I am a born and bred New Yorker who loves our pizza. But I also appreciate Chicago pizza like Eduardo’s and Malnati’s. These segments not only resonated, but were hilarious:

Chicago takes exception to Jon’s rant against the Windy City’s signature deep-dish cuisine.

Strife of Pie


In this exclusive, Jason Jones, Steve Buscemi, Matthew Broderick, and Michael Strahan congratulate Chicago on having edible pizza.

Exclusive – New York Pizza is Magic


Fourth-generation Chicago pizza maker Marc Malnati shares a deep-dish pizza with Jon.

Strife of Pie – A Pizza Truce



Pizza segment begins at 3:59

Original Segment that started the tiff

Category: Food and Drink, Humor, Television, Travel, Weekend

Please use the comments to demonstrate your own ignorance, unfamiliarity with empirical data and lack of respect for scientific knowledge. Be sure to create straw men and argue against things I have neither said nor implied. If you could repeat previously discredited memes or steer the conversation into irrelevant, off topic discussions, it would be appreciated. Lastly, kindly forgo all civility in your discourse . . . you are, after all, anonymous.

16 Responses to “TDS Pizza War: New York vs Chicago”

  1. supercorm says:

    Too bad the videos are not available in my region. Pizza style was always up for fights … even in Italy where Napoli has the thin but chewy crust (my favorite, especially with wine), Roma style is thin but crispy crust, and Genoa style, in the north, is thick and more like a pie (which is my favorite before a sport game on TV, especially with beers).

  2. theexpertisin says:

    Chicagoans who lived in the bowels of the city away from the glitter of the Magnificent Mile, within the near west suburbs such as Cicero and Berwyn back in the day knew nothing of the deep dish pizza. That was a marketing creation of others. The only pizza close to a deep dish was produced at the near west side Home Run Inn Pizza shop on the near west side beginning in the 1930′s. Local pizzarias, many of them owned by first generation Sicilians who had access to great local butchers and sausage-makers, catered to mob kingpins and the local working class folks alike.

    The Sicilians and other ethnic groups prized a thin crust pizza with several thin applications of Italian/Sicilian cheese cheese topped with home made Italian sausage meatballs, topped with oregano, some fennel seed and a splash of olive oil to lube it up. Pepperoni was as rare as ketchup on a Chicago hot dog.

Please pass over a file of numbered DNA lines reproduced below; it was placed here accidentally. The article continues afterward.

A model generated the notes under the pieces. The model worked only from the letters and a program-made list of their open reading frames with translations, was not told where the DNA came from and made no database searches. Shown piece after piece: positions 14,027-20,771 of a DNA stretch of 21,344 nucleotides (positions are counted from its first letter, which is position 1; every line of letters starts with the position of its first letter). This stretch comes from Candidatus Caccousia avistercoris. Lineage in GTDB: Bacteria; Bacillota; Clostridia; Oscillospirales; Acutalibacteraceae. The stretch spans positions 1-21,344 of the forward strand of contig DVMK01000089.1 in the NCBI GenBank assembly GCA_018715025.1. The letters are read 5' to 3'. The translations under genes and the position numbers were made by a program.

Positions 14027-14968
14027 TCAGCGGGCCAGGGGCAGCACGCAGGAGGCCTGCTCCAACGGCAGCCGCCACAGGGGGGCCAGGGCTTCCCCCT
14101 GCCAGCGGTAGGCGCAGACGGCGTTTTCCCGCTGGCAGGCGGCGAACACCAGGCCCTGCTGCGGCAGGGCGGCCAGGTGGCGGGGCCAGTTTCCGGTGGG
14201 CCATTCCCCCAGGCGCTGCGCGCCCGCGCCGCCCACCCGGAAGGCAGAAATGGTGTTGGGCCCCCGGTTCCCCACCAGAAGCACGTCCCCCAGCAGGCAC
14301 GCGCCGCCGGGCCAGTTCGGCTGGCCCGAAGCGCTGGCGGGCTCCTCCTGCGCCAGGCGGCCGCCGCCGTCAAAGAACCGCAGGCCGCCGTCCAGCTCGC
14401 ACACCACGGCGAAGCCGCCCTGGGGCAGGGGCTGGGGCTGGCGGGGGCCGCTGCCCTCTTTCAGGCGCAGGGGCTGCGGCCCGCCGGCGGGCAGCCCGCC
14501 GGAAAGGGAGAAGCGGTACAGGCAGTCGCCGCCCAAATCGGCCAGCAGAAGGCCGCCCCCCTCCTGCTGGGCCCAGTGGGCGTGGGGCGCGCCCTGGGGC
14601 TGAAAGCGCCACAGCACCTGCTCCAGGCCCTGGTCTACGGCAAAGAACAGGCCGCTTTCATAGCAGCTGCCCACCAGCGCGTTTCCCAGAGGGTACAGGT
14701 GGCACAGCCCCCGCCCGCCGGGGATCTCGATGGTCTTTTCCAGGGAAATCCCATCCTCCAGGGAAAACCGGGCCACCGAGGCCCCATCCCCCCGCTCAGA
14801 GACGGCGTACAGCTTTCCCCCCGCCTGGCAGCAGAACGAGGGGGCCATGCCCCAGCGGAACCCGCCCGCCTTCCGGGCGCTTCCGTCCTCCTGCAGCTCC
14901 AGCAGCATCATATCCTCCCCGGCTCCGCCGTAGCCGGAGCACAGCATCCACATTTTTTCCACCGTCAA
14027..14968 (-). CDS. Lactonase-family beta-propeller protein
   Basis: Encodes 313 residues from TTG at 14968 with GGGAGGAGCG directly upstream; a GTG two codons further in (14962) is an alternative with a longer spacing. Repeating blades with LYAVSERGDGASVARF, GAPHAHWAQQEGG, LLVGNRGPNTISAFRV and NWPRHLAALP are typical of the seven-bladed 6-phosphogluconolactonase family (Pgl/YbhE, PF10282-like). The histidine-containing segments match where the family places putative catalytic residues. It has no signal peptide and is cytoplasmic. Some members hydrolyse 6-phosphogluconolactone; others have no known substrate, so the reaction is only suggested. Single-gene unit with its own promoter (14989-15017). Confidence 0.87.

But enough of pizza. What is a Chicago favorite to those who know is the Italian Beef sandwich. To get my fix here in coastal Carolina, I ship in the beef from a supplier in Chicago along with the Italian bread (from Turano bakery), the fixins (real giardinera – hot and mild from Dell A’lpe, which is a mixed pepper condiment in salt and olive oil) and sport peppers. Along with the absolutely divine gravy and Italian style sauteed sweet peppers, this is a gift from God to the taste buds.

    New Yorkers don’t know what they are missing.

  3. VennData says:

    You can get decent pizza in New York, like you can set decent Egg Fu Yung in Dublin. But going to Chicago for pizza is akin to visiting the Emerald Isle and having a Guinness.

  4. bmz says:

    Only an expert “Pizza flipper” can create a NY style pizza; hence, we have all these other abominations some call “_______style” pizza.

  5. GoBigRed says:

    I don’t know how Chicago gets to take credit for deep dish pizza. I grew up on the Jersey Shore and many pizzerias there, run by real Italian immigrants, offered a deep dish pie that was called “Sicillian” pie. Regardless, with what all we know about gluten today, Chicago can keep their deep dish pizza.

  6. tracycoyle says:

    I started my working career in Palermo’s Pizza on the Southside of Chicago. Considered one of the top 5 in the City. Thin crust, lots of cheese, handmade sausage and a sweet sauce. They introduced a deep dish in 1975, sauce where it belongs, between the crust and the toppings. I know Malnati’s. Good pizza but I don’t like the sauce on top.

    I’ve had New York pizza, greasy, limp crust, one piece of sausage per square meter….who wants to roll their pizza slice like a cannoli? Really…just makes the greasy mess slide easier I guess. Look, if I want something greasy, I’ll order some Sliders and get more meat out of it.